Finally, after what felt like hours, the crowd had talked itself out and fell silent. Many seemed surprised that they had spoken out at all, about matters so personal, in front of such a large group of people. There were a few embarrassed smiles. John Wilson was clearly struggling to speak. "Thankyou," he said finally, in a husky voice. "Thank all of you."

And without another word, without a sign of goodbye, the crowd began to disperse as slowly and silently as they had arrived, departing in trickles of two or three people at a time. All paused in front of the tombstone for a moment, paying their respects, before disappearing into the fog that still threaded its fingers through the trees and headstones around them. A cool wind rustled the branches above Lilly's head as she watched Carmel and Hachiko turn to leave. Just before they vanished into the mist, they turned to face what was left of the crowd. Carmel's eyes found Lilly's, and she smiled. It was quavery and weak at first, then, after heaving a visible sigh, it became stronger and fuller, transforming her face. It looked as though it had been a long time between grins for her, but Lilly hoped the smile was a sign of things to come. She smiled back, which became a grin of her own as she saw Paul Lawson make his way over to them cautiously. There was an awkward pause, and then all three turned together, arm in arm, and were lost to the fog.

On Lilly's other side, Anna Taylor was leading her group of shelter residents back down the hill towards the dilapidated school bus. Many of them waved to the two detectives as they left, and Kevin tipped his tophat in their direction and promised to send them a postcard. Angie Dickson brought up the rear again, accompanied by Rosa. The bus was coaxed back to life by Freddie, and it lurched out of the car park, covering the nearby cars with black smoke as it left.

Eventually, there was just John Wilson and two or three others left at the gravesite with Scotty and Lilly. John was deep in conversation with the other men, who were passing around Nero's hip flask with great enthusiasm, leaving the two detectives standing alone under the rustling tree. Without the other people for warmth, the bitter cold began to seep into Lilly's thin frame, and she knew she couldn't stay there much longer. Still, she made no effort to move.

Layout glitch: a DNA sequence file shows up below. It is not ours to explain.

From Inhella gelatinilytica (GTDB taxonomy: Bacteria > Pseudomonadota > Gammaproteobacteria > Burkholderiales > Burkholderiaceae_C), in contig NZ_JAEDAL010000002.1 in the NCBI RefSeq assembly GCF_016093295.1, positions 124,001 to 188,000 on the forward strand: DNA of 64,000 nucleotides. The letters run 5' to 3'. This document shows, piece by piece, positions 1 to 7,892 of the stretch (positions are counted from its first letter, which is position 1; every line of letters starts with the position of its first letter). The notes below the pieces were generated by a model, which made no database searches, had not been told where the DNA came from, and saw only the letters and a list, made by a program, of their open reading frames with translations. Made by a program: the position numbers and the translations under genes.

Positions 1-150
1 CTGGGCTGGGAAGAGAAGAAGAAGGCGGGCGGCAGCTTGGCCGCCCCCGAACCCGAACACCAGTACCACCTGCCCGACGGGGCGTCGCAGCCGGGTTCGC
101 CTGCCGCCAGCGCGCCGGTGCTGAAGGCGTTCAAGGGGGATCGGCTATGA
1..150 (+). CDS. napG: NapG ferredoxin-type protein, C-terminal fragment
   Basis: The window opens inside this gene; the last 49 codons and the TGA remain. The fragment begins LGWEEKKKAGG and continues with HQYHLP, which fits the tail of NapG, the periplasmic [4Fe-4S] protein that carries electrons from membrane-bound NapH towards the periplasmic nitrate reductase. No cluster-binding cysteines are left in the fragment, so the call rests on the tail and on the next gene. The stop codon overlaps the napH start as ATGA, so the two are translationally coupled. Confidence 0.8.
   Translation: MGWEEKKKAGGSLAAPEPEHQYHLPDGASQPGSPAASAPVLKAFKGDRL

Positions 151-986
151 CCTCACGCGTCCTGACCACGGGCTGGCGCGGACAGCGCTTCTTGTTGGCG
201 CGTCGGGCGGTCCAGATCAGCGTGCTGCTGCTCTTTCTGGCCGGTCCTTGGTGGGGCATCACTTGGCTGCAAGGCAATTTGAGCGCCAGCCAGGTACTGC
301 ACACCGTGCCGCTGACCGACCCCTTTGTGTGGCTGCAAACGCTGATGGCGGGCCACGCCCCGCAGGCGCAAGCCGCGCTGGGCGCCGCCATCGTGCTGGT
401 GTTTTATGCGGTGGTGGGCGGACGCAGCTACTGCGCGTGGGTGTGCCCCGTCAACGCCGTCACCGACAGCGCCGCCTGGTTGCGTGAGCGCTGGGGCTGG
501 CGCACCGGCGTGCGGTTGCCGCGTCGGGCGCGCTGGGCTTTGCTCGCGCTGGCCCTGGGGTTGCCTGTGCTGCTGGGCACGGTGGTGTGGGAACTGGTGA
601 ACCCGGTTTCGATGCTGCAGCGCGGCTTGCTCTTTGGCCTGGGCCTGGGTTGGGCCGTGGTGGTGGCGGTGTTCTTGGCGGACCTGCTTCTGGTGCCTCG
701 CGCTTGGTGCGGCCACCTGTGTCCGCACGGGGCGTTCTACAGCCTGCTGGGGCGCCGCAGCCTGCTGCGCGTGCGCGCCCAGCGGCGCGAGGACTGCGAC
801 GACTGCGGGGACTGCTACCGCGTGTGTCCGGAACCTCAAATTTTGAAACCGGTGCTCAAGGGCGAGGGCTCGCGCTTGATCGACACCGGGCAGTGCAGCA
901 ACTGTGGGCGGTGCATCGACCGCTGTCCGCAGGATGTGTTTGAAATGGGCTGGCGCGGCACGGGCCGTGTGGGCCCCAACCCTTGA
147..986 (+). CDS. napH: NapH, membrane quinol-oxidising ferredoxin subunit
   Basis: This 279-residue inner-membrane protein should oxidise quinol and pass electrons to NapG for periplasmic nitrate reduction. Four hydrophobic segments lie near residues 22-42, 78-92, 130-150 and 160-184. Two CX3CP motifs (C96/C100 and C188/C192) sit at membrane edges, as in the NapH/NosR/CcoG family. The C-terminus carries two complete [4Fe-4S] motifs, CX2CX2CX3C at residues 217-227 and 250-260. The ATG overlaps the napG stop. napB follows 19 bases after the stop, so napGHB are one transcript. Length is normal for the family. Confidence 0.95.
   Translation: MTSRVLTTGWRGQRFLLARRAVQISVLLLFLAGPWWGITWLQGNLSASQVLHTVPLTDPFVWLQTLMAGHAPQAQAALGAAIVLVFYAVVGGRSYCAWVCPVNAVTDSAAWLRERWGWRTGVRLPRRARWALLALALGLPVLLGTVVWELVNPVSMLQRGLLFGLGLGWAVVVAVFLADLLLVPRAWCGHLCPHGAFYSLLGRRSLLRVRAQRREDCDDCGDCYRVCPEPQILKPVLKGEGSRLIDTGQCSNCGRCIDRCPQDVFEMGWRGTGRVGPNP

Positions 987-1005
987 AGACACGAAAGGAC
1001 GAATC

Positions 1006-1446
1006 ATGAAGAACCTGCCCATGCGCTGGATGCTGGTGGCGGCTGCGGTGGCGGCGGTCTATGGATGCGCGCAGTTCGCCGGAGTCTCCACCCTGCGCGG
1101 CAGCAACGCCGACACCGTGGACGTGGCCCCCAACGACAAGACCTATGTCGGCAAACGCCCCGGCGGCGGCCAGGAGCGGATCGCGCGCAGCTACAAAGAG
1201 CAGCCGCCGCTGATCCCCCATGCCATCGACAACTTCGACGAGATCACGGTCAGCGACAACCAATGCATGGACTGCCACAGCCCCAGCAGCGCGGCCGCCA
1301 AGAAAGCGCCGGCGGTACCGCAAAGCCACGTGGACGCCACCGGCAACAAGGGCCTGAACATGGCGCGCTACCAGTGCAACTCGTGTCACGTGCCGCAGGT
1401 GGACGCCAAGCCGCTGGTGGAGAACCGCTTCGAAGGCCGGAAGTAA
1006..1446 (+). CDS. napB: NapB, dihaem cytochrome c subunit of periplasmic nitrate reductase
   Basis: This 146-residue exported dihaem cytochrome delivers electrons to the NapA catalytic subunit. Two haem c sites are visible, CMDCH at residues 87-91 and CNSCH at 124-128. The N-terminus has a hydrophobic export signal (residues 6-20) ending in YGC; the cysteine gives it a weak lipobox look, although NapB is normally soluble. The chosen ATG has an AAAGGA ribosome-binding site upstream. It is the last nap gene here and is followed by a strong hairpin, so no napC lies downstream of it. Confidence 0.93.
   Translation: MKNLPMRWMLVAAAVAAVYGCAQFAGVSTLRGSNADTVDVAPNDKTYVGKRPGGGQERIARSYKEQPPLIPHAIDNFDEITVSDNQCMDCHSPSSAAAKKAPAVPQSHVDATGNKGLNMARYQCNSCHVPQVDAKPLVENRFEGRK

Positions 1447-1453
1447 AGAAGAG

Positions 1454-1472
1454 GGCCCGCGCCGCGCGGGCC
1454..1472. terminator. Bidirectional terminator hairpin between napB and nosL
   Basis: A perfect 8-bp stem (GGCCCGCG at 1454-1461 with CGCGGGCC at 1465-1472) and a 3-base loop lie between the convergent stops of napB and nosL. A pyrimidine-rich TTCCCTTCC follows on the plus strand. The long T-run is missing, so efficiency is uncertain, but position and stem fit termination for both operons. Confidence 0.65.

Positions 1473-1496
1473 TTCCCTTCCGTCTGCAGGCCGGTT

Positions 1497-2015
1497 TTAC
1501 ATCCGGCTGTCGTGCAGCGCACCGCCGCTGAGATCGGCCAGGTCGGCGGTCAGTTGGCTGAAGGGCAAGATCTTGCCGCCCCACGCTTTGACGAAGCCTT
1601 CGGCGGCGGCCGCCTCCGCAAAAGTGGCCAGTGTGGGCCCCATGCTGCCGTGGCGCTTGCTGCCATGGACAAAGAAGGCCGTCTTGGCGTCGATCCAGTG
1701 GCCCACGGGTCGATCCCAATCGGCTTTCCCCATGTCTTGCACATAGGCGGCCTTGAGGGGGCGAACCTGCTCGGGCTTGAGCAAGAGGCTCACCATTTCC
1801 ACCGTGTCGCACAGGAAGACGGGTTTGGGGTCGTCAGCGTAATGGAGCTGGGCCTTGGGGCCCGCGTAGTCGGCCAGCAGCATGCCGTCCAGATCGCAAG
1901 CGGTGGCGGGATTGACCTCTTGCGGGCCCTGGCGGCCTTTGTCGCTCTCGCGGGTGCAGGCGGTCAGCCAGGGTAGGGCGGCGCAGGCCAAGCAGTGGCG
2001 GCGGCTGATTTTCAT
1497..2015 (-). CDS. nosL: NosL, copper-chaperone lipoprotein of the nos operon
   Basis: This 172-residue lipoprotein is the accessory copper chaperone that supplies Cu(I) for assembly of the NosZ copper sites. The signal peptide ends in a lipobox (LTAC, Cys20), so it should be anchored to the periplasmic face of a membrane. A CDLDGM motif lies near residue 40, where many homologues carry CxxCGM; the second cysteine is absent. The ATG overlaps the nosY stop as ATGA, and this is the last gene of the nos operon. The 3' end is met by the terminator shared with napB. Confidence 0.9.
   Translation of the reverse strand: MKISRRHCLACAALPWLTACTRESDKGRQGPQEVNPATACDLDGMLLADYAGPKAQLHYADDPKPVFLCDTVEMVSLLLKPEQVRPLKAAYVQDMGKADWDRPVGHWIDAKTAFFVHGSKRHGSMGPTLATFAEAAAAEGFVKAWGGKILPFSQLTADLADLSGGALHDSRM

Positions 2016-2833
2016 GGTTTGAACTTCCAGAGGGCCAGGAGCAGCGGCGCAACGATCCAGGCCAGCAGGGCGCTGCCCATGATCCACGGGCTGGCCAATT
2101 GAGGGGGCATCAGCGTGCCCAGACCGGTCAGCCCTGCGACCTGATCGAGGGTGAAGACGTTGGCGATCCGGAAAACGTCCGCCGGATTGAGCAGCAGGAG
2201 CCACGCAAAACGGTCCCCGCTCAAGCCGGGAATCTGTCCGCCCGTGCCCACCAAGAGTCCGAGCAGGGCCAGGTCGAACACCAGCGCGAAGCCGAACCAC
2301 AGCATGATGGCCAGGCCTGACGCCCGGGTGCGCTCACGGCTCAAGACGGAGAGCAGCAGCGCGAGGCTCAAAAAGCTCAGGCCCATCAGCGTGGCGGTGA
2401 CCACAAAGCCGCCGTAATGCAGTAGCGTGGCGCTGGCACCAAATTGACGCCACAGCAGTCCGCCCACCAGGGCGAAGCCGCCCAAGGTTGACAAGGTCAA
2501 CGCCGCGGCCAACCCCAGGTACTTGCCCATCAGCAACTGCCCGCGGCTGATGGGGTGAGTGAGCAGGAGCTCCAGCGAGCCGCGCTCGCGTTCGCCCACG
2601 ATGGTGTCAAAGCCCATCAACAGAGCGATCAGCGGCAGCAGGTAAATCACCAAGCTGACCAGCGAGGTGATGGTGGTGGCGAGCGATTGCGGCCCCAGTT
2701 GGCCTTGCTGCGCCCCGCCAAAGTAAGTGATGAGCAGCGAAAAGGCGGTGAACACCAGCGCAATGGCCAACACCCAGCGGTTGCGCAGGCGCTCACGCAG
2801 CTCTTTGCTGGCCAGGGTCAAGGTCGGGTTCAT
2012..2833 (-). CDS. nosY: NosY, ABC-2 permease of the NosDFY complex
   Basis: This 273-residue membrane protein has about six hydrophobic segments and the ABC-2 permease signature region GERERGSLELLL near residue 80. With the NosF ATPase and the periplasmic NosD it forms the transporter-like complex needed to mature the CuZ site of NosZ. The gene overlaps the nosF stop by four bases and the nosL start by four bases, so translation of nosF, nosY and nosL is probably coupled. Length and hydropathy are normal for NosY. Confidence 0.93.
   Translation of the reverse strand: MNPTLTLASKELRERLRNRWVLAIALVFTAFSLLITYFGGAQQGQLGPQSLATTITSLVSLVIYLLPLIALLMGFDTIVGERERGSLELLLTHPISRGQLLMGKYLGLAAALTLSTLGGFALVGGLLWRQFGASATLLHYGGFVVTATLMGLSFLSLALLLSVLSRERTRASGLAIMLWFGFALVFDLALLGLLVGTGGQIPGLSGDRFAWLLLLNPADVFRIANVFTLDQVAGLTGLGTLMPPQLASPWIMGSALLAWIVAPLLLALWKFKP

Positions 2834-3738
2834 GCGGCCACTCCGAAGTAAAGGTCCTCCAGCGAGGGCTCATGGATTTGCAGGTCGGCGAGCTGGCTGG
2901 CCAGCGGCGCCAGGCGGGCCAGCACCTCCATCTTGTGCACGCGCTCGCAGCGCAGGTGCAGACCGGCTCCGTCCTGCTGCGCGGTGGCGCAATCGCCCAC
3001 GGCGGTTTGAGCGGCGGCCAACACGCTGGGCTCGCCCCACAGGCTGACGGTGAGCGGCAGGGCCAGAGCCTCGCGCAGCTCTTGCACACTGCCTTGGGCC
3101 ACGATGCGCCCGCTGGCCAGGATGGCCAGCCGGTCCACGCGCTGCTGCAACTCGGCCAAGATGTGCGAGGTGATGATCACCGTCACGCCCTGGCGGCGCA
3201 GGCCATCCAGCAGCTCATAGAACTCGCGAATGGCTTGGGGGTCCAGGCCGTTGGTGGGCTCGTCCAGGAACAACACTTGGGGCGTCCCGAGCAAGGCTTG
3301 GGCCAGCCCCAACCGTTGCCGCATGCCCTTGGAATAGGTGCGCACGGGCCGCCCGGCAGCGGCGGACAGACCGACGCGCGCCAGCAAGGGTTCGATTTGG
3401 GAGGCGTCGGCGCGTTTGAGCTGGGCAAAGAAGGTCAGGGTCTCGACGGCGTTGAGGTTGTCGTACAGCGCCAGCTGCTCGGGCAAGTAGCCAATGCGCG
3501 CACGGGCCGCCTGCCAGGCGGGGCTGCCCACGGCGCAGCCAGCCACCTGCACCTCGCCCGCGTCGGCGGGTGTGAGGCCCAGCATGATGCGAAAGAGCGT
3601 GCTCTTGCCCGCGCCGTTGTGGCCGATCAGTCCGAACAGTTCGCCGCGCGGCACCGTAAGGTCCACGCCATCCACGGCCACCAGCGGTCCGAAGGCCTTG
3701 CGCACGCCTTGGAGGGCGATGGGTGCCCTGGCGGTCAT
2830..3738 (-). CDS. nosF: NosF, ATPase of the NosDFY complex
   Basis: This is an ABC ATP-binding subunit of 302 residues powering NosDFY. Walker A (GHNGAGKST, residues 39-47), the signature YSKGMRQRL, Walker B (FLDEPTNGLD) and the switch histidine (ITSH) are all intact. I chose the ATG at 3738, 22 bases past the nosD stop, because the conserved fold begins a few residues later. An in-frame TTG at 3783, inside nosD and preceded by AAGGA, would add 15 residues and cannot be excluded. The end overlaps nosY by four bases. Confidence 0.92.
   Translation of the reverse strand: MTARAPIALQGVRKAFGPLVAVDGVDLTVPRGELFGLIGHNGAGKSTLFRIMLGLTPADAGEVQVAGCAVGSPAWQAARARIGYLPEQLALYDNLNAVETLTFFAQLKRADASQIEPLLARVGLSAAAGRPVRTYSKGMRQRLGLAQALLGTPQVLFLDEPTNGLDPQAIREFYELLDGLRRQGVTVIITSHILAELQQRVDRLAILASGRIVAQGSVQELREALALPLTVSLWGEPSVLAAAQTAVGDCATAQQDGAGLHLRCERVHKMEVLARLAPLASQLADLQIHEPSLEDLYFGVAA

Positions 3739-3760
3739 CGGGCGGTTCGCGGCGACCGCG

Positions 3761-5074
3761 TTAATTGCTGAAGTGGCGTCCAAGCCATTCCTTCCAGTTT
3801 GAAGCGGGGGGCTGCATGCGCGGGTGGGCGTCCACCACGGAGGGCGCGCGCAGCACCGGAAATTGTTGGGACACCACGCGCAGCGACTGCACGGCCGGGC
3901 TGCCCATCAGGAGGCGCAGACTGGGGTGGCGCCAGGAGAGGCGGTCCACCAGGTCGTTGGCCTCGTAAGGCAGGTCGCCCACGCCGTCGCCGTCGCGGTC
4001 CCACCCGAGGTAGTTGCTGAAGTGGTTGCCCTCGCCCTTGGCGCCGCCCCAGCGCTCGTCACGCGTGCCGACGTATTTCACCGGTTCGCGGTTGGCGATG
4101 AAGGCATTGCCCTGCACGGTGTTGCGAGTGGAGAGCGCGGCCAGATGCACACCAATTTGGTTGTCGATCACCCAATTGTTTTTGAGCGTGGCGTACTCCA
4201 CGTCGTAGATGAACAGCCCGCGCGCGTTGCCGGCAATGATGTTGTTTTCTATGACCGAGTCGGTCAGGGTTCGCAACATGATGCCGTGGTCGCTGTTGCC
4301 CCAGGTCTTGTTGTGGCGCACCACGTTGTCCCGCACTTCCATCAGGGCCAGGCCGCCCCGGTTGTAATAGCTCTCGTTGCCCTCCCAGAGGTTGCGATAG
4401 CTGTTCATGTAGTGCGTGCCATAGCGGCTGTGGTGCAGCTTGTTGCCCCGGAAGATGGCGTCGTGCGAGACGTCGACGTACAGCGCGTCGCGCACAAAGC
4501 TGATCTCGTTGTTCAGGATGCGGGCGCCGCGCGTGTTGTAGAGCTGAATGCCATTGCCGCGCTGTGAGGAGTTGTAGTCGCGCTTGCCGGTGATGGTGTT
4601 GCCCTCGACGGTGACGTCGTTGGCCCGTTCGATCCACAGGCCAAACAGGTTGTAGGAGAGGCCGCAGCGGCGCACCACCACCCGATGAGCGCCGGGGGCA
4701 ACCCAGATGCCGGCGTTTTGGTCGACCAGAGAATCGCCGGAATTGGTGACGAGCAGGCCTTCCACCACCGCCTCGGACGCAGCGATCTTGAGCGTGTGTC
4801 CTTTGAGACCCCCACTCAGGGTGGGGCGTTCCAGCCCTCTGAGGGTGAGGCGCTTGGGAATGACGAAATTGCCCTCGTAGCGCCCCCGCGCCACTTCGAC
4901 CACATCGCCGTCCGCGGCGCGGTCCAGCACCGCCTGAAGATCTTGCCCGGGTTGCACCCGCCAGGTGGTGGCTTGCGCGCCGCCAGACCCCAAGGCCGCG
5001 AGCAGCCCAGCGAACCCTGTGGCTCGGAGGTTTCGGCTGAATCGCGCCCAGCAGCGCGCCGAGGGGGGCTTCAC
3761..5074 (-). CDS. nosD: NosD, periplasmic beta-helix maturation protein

"This was a weird case," she said finally, after a minute of silence.

Scotty turned to her, arched one eyebrow.

"Well," she said. "Did you notice that Helen brought us the Santa hat exactly two years after Nicholas was killed? To the day."

"Huh," Scotty said. "Yeah, you're right."

"And the same day we start investigating, Paul Lawson gets arrested, and if that hadn't happened we'd never have known who was responsible for the assault."

"And we'd probably never have found out about Carmel and Jerry," Scotty agreed.

"Right," Lilly said, suppressing an involuntary shiver. Damn, it was cold out here. "Which led us to Bill and Helen's affair, and Jeremy's involvement. We'd probably never have solved the case at all if it weren't for that."

"Yeah," said Scotty, mulling it over. "You're right, it's weird."


"Kinda like someone was watchin' over us, somehow. Helpin' us out."

Lilly smiled, sneaking a look at Scotty while pretending to watch John Wilson talking to his companions. "And...there was the mistletoe."